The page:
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On groping allegation, Trudeau ducks the rules he set

Toronto Star logo Toronto Star 2018-06-28

Prime Minister Justin Trudeau and his newly sworn-in cabinet ministers arrive on Parliament Hill l in Ottawa on Nov. 4, 2015. The prime minister’s cabinet was the first in Canadian history with equal numbers of men and women. When asked why it was important to give half the cabinet posts to women, Trudeau said: “Because it is 2015.” A self-styled feminist, Trudeau owes Canadians an explanation of a groping allegation made against him 18 years ago, Tim Harper writes. © Justin Tang Prime Minister Justin Trudeau and his newly sworn-in cabinet ministers arrive on Parliament Hill l in Ottawa on Nov. 4, 2015. The prime minister’s cabinet was the first in Canadian history with equal numbers of men and women. When asked why it was important to give half the cabinet posts to women, Trudeau said: “Because it is 2015.” A self-styled feminist, Trudeau owes Canadians an explanation of a groping allegation made against him 18 years ago, Tim Harper writes.

Editor’s note: The opinions in this article are the author’s, as published by our content partner, and do not necessarily represent the views of MSN or Microsoft.

We live in an era of zero tolerance and lightning quick justice where careers can be crushed in the time it takes to finish morning coffee.

There is no statute of limitations and denials can simply feed the fire. Things move in warp speed.

So why has a groping allegation against Prime Minister Justin Trudeau unspooled in such slow motion?

The prime minister’s laconic response to this, the ‘I can’t remember, so it’ll go away,’ posture has only invited greater scrutiny.

But something appears to have happened, and the way Trudeau has responded is too much 2000 and not enough 2018. This is especially troubling coming from him because he is breaking rules he has set himself.

This much is known.

Trudeau, then a school teacher known best as the son of a former prime minister, attended a beer-fuelled festival in Creston, B.C., in August 2000 and pictures of the then 28-year-old future prime minister showed he was having a heck of a good time.

He is alleged to have groped a reporter from the Creston Valley Advance who was also reporting for the Vancouver Sun and the National Post.

The woman was sufficiently distressed that she penned an editorial in her local paper. It began with what she characterized as an apology from Trudeau: “I’m sorry. If I had known you were reporting for a national paper I would never have been so forward.”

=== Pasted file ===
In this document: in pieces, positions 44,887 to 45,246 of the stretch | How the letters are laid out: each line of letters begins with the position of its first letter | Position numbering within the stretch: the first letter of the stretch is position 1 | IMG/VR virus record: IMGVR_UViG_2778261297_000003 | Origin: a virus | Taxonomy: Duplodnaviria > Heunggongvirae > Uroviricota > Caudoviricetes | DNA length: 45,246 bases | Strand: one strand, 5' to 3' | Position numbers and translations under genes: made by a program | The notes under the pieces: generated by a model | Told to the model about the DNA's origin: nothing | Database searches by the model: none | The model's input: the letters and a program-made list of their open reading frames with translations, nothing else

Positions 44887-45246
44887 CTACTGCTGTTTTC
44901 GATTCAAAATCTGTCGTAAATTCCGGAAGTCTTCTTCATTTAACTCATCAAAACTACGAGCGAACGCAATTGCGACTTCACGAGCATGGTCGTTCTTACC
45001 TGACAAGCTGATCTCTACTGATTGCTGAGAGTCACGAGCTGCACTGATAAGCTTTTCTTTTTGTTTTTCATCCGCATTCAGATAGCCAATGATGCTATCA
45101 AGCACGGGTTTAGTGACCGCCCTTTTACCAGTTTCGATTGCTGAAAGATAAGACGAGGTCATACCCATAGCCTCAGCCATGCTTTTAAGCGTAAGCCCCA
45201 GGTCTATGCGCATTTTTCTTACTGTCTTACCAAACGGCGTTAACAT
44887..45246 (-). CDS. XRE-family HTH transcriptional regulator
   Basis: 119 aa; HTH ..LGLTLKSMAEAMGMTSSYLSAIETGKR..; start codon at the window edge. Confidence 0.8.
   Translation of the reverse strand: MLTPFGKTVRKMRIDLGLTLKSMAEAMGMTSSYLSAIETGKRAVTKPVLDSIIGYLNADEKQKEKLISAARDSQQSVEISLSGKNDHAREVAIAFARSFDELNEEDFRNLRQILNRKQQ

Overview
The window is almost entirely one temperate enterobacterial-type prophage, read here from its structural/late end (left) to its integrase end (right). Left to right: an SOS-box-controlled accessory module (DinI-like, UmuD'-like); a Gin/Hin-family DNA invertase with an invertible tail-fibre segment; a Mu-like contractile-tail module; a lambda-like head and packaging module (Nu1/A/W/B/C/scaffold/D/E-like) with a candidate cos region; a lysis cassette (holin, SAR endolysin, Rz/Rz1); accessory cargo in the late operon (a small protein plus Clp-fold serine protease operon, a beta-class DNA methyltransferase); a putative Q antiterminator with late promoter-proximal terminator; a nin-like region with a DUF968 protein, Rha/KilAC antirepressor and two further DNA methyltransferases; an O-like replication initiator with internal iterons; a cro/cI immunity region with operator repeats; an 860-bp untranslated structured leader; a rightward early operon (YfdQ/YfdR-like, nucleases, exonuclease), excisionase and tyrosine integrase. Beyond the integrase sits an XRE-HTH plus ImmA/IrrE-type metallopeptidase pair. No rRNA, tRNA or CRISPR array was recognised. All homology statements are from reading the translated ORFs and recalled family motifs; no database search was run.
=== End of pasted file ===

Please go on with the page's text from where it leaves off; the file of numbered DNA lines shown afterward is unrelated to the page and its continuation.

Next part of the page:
That response from Trudeau, if true, could not be more tone deaf. It implies that had she been just a small town note-taker, Trudeau might have seen things differently.

And there the story apparently stopped until it was resurrected by Frank, an Ottawa-based satirical magazine.

Thursday, Trudeau’s office issued the same statement it has been providing to inquiring reporters since the editorial resurfaced: “As the prime minister has said before, he has always been very careful to treat everyone with respect. His first experiences with activism were on the issue of sexual assault at McGill, and he knows the importance of being thoughtful and respectful.

“He remembers being in Creston for the Avalanche Foundation, but doesn’t think he had any negative interactions there.’’

It’s true that these allegations have been promoted by some hostile to Trudeau — but they didn’t invent them. Yes, they were first published in media outlets that would be perceived to be unfriendly to the prime minister, yet the best reporting on the matter has been done by the National Post. The piece was eminently fair.

Chasing an 18-year-old allegation from a woman who, quite reasonably, doesn’t want to talk about it takes some journalistic diligence if all facts are to be fairly reported.

That takes time.

There is no evidence that the media was protecting Trudeau, as has been alleged, certainly not if the number of journalists calling the Creston newspaper is any indication.

The Star’s attempts to interview the journalist in question and her editor at the time have so far been unsuccessful.

There was no sudden torrent of other allegations, as is often the case, giving the story instant oxygen. Without evidence to the contrary, the media was left with no indication of any pattern of such behaviour from the prime minister.

It is possible Trudeau legitimately doesn’t remember, or that he thinks he did nothing wrong, but that appears unlikely because he has never denied the “apology,” as published by the woman.

And when your name is Trudeau, there is always a power dynamic at play, whether you are a schoolteacher or the prime minister.

We must believe this woman. Trudeau has told us that must be the default position when such allegations come to light.

Former Liberal MPs Massimo Pacetti and Scott Andrews learned that lesson.

So did former Liberal cabinet ministers Hunter Tootoo and Kent Hehr.

New Democrats Christine Moore and Erin Weir learned as well.

This is not to place all these stories on the same plane, but the common thread is all paid a price (Moore is under investigation) because of an overdue intolerance for inappropriate behaviour.

Trudeau set that tone.

Right now, we are left with a ‘she said, he said,’ 18 years later.

She has the right to remain silent.

He is the prime minister, a self-styled feminist who has acted decisively and quickly when other such allegations have been raised about caucus and cabinet ministers.

He owes the country more clarity than a statement from his office.

It comes with the job.

And because it’s 2018.

Tim Harper is a former Star reporter who is a current freelance columnist based in Toronto. Follow him on Twitter: @nutgraf1

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